Abstract

Abstract:

This paper explores ethological and sociological parallels drawing upon research on interspecific and intraspecific aggressive mimicry. In aggressive mimicry, the mimic imitates the model, oftentimes to achieve predatory or parasitic ends. By looking at articulated thoughts, words, and actions as covered in this study, we advance the idea that "All-Africanism" is an ideological mimic with respect to authentic Pan-Afrikanism centered on Black Power and the Black Survival Thrust. In fine, in their role as predators/parasites, All-Africanists lure in unsuspecting prey/hosts via a simple bait- and-switch strategy commonly seen in ethological contexts. In such contexts, mimicry can be visual, acoustic, chemical, tactile, electric, or any combination of these sensory modalities (Dalziell & Welbergen, 2016). We find that, similar to observations made in ethological studies, success of the aggressive mimic is often dependent on the victim not being able to discern the difference between the authentic model and the mimic. When and where timely discernment is possible, intended victims may be able to escape ideological predation just as in the case of physical predation. In this case, predatory aggressive ideological mimicry (AIM) involves the consumption of the victim's time, energy, resources, materials/money, and spirit/space (TERMS) and may lead to physical harm or even untimely death (Kambon, K. 2018, pp. 21-22).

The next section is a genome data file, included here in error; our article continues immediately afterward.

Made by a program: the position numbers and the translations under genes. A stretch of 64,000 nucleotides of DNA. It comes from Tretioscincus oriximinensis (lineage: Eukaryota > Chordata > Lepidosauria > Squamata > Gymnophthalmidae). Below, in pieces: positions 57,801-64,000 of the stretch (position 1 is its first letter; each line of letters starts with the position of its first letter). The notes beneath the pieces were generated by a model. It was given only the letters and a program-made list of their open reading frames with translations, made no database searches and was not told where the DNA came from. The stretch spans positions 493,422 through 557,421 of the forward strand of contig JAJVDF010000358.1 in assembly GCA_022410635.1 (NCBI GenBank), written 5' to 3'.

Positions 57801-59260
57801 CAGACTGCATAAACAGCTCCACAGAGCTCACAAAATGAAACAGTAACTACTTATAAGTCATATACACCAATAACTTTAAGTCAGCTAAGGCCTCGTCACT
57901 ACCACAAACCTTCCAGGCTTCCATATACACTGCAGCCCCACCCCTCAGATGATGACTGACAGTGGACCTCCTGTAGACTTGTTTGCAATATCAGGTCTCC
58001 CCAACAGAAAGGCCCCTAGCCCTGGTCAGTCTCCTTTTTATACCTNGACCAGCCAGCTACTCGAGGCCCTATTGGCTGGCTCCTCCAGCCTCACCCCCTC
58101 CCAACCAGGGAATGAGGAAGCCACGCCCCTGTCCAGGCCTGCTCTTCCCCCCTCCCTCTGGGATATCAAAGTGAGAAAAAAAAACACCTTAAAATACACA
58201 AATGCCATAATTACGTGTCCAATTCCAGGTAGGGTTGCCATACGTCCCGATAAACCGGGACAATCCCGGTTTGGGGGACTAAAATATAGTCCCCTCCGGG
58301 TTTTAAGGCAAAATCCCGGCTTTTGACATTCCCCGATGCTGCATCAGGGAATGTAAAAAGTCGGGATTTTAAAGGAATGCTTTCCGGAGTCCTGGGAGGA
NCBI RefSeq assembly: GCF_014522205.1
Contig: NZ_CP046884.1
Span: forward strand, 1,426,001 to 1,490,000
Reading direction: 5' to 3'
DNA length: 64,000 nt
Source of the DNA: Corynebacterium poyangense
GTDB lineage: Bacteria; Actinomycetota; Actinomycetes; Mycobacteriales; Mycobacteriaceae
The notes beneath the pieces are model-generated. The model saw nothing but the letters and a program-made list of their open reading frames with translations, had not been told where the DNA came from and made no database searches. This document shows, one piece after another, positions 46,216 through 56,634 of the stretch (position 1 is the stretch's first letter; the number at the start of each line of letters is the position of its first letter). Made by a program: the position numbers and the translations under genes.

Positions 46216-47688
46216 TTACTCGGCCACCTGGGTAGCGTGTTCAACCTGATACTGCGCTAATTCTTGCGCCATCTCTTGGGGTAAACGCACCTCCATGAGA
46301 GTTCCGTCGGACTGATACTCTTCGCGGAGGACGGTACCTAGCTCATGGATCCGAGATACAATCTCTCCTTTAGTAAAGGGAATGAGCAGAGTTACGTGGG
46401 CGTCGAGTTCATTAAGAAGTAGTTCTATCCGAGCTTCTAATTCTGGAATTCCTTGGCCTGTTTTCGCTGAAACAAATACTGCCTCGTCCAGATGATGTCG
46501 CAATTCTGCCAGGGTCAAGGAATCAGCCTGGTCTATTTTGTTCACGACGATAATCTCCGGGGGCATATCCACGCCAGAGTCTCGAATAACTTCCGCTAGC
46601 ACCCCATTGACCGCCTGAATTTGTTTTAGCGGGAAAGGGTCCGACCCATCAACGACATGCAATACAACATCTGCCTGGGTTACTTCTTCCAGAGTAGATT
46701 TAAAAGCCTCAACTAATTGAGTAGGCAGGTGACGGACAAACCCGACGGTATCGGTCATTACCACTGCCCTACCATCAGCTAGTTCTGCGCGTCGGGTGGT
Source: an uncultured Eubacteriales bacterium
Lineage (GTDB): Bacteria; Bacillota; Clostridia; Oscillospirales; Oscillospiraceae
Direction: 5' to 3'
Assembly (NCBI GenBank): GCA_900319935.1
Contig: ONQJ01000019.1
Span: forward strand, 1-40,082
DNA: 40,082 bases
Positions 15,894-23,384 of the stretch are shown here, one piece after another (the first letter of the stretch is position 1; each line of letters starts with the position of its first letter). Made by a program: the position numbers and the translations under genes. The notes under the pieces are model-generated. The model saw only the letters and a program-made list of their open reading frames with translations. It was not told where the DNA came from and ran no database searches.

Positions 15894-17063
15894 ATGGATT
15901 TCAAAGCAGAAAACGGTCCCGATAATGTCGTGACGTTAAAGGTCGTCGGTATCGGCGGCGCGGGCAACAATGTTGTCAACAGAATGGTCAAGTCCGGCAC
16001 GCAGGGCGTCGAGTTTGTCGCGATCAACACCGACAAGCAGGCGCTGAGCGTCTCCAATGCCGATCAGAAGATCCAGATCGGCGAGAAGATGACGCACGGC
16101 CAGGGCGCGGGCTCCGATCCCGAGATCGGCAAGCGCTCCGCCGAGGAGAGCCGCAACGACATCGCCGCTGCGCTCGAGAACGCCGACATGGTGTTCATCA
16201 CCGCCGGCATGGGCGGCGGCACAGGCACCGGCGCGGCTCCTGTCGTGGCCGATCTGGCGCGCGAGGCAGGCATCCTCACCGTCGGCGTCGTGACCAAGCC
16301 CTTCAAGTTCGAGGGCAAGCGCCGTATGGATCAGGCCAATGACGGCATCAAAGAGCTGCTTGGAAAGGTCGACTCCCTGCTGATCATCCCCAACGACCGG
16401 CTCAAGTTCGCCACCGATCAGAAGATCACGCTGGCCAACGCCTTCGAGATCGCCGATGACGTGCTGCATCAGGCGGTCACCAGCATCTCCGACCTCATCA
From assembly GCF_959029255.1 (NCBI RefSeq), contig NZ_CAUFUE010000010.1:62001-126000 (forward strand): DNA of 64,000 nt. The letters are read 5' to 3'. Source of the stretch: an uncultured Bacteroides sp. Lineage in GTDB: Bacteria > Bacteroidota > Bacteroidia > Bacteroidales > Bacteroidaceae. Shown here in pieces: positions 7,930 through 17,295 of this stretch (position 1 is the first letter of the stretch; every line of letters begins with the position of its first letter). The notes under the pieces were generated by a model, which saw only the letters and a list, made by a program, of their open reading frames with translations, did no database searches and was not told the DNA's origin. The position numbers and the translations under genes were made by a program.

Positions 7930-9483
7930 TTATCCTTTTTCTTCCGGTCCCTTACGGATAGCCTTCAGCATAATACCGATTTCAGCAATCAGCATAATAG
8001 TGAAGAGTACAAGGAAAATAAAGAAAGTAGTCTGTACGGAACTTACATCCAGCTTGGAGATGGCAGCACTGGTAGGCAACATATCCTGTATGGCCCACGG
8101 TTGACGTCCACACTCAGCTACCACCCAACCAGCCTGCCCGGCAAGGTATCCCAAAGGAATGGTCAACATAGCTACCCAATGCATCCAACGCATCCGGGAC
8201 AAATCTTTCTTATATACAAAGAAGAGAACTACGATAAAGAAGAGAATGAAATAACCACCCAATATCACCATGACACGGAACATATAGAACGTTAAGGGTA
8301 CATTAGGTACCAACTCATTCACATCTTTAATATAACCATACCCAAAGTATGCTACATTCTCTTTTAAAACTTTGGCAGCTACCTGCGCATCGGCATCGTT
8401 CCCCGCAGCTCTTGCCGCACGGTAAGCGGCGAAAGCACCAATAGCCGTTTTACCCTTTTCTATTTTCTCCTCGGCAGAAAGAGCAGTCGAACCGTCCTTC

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Additional Information

ISSN
1684-4173
Print ISSN
1027-1775
Pages
pp. 145-188
Launched on MUSE
2021-03-19
Open Access
No
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